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Discusses Jean Toomer's short stories. The book as a reflection of social attitudes toward racial matters. Issues of assimilation and multiculturalism. Marginalization of blacks. Race as a separator of groups in society. Toomer's stories "Becky" and "Blood Burning Moon" on the issue of miscegenation.
Jean Toomer's book Cane reflects social attitudes toward race and racial matters and so can be linked to the statement by W.E.B. DuBois that "the... more
4 pages | 1 sources | 2 citations | MLA citation style

Price: $28.00

Analysis of the main character in the Theodore Dreiser novel. Clyde Griffith's objectification of women, and the world at large. His sexism. His self-centered view of the world. His character traits. Connection between his ambition and fantasies of women. Women as a means to achieve a goal, or a hindrance to be rejected.
Clyde Griffiths, the main character in Theodore Dreiser's novel An American Tragedy, is a self-centered young man whose relations with women are such... more
7 pages | 1 sources | MLA citation style

Price: $12.00

Analysis of the Jack London short story. Fire and warmth as the primary action motivator of the story. Fire as a reality and a symbol operating on several levels. London's use of the omniscient point of view, that involves the reader with the basic elements of fire. Story's setting in the harsh Klondike.
The life-saving importance of fire which is something that most people in civilized societies do... more
3 pages | OTHER citation style

Price: $16.00

Discusses the symbolism of Zadie Smith's novel. Multigenerational explication of history and lives of two families. White teeth symbolizing the roots that anchor and hold families together, that can also poison intimate relationships. Various storylines of the novel. Role of truthfulness, friendship, secrets, compassion and honesty.
White Teeth
Zadie Smith (2000), the author of White Teeth, presents her readers with a multigenerational explication of the history and lives... more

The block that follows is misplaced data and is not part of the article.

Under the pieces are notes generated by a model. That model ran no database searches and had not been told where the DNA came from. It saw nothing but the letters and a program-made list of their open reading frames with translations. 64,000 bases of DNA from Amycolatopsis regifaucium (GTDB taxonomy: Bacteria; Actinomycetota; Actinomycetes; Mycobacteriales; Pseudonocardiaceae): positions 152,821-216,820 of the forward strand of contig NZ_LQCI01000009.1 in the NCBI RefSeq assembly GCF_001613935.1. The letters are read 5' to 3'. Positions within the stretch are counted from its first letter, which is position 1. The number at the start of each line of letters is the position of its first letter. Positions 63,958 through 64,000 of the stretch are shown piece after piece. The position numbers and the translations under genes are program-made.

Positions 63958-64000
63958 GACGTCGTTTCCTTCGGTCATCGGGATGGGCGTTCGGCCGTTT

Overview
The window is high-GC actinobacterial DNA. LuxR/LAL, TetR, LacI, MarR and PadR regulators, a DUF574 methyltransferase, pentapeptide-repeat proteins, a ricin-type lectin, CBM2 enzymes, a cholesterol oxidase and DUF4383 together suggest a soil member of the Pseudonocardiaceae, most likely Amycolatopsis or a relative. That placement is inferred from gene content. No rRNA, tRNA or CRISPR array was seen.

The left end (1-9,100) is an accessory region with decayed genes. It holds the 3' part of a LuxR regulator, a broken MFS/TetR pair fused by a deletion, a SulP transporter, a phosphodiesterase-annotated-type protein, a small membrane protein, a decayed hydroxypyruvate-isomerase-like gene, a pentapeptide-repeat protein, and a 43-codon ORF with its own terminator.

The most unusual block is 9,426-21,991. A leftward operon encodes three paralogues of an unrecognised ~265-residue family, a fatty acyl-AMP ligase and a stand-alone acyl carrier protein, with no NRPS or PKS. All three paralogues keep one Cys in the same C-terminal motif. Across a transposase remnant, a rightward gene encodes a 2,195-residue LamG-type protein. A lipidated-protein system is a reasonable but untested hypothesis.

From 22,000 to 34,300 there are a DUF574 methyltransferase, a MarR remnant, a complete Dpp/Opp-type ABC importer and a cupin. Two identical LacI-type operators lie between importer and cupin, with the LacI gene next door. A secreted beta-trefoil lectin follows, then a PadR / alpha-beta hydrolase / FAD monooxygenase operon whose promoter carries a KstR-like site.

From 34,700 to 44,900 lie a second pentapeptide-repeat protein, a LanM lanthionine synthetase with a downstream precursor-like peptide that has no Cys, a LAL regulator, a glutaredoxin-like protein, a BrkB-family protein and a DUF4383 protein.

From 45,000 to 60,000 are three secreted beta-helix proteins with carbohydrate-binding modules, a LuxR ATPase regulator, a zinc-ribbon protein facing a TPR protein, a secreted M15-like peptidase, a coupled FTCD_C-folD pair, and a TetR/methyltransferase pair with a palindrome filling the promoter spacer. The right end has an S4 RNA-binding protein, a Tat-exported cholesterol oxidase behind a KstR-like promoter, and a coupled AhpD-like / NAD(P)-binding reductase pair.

4 pages | 1 sources | 13 citations | APA citation style

Price: $12.00

Discusses theme of alienation in two novels. The characters of John Smith in Sherman Alexie's INDIAN KILLER, and Abel in N. Scott Momoday's HOUSE MADE OF DAWN. Various levels of alienation experienced by the characters (from family, from self, from society). Problem of maintaining cultural ties in an oppressed subculture. Setting & plot of novels.
The characters of John Smith in Sherman Alexie's Indian Killer and Abel in N. Scott Momaday's House Made of Dawn are each alienated from their... more
3 pages | 2 sources | MLA citation style

Price: $24.00

Discusses pacts made by two literary characters. Faustus in Christopher Marlowe's play "Dr. Faustus," and Alymer in Nathaniel Hawthorne's story "The Birthmark." Summary of both plots. Motivating forces of both characters. Comparison of Faustus and Alymer; their need to control their lives and world. Their pursuit of abolute knowledge. Their ultimate loss.
The deals or pacts that are made to obtain the ultimate happiness are as new and recent as miracle creams sold on television to... more
6 pages | 2 sources | 20 citations | APA citation style

Price: $12.00

Discussion of Jess Mowry's novel about Oakland, California gang members. Plot of rival ghetto gangs set up against each other. The major characters and their cultural conflicts. Themes of invisibility, acceptance of violence as a way of life, alienation of youth. Indifference of media and police toward young black kids.
Jess Mowry's novel Way Past Cool focuses on young Oakland, California gang members with compassion and insight. It's a violent, compelling and sad... more
3 pages | 2 sources | 7 citations | MLA citation style

Price: $32.00

Analysis of Rebecca Harding Davis' 1861 novel. Her realistic portrayal of the horrific life of a factory worker. Author's purpose and views. The historical context. Her solution that spiritual awakening is the only way out of the misery faced by iron mill workers. How her solution holds up against modern research.
Early American life was based in an industrious, mostly agrarian society where the cultural myth that the new United States of... more
8 pages | 6 sources | 31 citations | MLA citation style

Price: $12.00

Analysis of John Okada's novel. Discusses the protagonist's refusal to serve in the U.S. Armed Forces after the Japanese attach on Pearl Harbor. Internment of Ishiro and his family in California's interment camps of World War II. Consequences of his refusal. Conflict between his Japanese familial heritage and his own acculturatin to the U.S.
Ideology and Action: The Case of No-No Boy
John Okada’s story of a young Japanese-American boy’s struggle to survive the infamous... more
3 pages | 3 sources | 8 citations | MLA citation style

Price: $28.00

Discusses the characters of two Chicano novels. Sandra Cisneros' THE HOUSE ON MANGO STREET and Tomas Rivera's AND THE EARTH DID NOT DEVOUR HIM. How both novels use the environment to establish the tone. Compares and contrasts differences of the novels in terms of such characterstics as geography, people and time.
As local Latin novels, Sandra Cisneros’ The House on Mango Street and Tomas Rivera’s And the Earth Did Not Devour Him both present the effects of... more
7 pages | 6 sources | 16 citations | MLA citation style

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